I also discussed them in May - and there were tax cuts in the budget, just enough to pour even more money into the economy.
That the RBA has had to take such a blunt economic instrument, the first time in an election year, since its independence from government, and the 9th rise since 2002, is a serious blow to John Howard's claim of being a "good economic manager".
The Reserve Bank (RBA) uses monetary policy (interest rates) when fiscal policy (the budget) is ineffective, or having an adverse effect on the economy. Before the 2004 election, Peter Costello put a number of "electoral sweetener" options to Mr Howard. He wanted Mr Howard to use one. Mr Howard used not one, but all of the possible put to him by Peter Costello. The result was an EXTRA $6 Billion put into the economy. With an "average" multiplier effect of about 1.4-1.5 across the economy, the economy had to produce an extra $8.4-$9Billion worth of GDP. And that's before the $multi-Billion tax cuts; the mining boom; the housing boom; rising levels of personal debt.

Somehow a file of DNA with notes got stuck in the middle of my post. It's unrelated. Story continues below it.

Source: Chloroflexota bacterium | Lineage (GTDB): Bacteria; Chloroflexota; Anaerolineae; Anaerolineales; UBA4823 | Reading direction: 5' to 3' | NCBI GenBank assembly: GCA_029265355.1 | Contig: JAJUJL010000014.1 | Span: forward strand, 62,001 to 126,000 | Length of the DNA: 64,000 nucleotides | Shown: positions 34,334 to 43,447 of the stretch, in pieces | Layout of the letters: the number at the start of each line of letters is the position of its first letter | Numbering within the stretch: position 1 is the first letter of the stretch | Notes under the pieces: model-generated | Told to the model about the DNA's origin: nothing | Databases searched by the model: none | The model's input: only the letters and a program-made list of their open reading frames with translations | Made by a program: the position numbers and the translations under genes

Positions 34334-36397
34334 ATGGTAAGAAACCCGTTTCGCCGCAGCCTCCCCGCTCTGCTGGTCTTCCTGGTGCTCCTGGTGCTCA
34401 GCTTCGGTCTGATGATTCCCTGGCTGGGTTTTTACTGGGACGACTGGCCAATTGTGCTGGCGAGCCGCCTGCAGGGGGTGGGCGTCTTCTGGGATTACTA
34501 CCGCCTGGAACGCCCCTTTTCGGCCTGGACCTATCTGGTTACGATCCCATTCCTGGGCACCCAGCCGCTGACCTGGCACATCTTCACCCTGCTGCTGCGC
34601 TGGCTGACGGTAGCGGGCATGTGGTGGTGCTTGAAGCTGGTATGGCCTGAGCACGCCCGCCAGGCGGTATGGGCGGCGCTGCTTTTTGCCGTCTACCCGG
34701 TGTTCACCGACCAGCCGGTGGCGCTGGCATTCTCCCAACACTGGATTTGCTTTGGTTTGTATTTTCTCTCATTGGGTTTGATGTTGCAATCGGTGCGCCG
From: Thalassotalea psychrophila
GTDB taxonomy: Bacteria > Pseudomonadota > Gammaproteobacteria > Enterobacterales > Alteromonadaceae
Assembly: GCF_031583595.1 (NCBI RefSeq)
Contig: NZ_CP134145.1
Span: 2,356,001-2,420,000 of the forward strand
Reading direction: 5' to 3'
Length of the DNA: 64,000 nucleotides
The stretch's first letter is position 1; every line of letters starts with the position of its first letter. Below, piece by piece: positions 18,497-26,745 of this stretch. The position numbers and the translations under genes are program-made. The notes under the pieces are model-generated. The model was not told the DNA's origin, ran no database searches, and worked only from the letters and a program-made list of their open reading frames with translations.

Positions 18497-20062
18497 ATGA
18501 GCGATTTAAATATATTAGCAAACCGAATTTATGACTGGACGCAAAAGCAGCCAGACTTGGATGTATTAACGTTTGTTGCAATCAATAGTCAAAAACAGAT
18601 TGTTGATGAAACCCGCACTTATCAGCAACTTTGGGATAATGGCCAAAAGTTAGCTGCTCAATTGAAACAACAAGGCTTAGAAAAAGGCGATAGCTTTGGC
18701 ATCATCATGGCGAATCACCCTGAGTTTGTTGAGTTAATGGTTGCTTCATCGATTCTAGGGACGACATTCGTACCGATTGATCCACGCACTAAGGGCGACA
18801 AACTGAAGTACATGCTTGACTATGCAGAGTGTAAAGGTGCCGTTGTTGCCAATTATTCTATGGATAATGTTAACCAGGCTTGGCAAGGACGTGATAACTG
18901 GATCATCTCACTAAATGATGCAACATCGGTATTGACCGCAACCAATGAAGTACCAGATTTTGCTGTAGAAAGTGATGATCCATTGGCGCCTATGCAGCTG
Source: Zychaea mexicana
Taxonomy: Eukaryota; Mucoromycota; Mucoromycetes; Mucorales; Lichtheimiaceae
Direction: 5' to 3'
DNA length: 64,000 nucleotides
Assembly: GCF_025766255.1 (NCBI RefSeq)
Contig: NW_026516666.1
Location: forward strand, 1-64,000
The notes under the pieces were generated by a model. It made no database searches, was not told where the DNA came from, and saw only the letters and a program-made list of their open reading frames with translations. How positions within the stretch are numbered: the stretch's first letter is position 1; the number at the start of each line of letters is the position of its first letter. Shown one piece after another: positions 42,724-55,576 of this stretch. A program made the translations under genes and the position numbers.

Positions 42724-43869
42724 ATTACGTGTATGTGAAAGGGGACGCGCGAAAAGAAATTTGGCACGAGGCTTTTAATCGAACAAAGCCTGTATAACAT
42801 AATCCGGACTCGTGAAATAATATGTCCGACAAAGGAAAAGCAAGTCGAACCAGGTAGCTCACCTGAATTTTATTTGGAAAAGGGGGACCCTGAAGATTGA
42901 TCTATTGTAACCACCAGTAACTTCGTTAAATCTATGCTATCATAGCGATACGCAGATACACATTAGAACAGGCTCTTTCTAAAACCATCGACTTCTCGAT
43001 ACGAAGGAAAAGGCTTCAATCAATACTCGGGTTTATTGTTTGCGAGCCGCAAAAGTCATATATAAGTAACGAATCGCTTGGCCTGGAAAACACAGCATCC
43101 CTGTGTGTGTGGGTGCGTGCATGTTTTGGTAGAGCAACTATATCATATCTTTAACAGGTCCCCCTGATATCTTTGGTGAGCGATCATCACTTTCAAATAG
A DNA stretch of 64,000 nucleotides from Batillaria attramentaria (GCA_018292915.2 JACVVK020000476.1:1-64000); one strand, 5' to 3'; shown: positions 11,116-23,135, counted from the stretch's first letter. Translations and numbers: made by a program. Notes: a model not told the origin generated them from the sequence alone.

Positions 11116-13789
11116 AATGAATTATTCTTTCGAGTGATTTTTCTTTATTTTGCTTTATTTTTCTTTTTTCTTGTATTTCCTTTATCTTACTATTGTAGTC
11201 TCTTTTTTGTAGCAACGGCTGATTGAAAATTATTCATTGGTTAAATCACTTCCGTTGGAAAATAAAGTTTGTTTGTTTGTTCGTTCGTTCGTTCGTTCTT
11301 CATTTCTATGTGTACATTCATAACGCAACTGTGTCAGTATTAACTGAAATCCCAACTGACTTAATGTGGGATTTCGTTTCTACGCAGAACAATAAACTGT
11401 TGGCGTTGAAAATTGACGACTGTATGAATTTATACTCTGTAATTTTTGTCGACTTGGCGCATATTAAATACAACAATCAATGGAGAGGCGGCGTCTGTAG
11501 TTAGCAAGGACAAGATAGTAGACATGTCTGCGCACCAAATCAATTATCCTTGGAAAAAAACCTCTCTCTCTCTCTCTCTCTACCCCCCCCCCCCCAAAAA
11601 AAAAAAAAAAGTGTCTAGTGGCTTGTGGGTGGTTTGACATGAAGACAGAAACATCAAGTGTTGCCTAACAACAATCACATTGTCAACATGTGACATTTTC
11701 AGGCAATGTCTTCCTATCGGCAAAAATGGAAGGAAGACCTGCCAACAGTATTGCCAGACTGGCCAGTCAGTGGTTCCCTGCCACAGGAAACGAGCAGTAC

No wonder there were 5 interest rate rises since the last election. The RBA had to slow spending somehow.
Have a look at:
Whatever spin is put on this by both the Coalition Government and Labor Opposition, the fact remains that the economy has become too strong; John Howard's government has been too loose with its "voter-pleasing" spending, and its budgets (fiscal policy) have not been as effective as they would have people believe.
With an election shortly, voters will be acutely aware of the hip-pocket effect of this latest rise, in particular.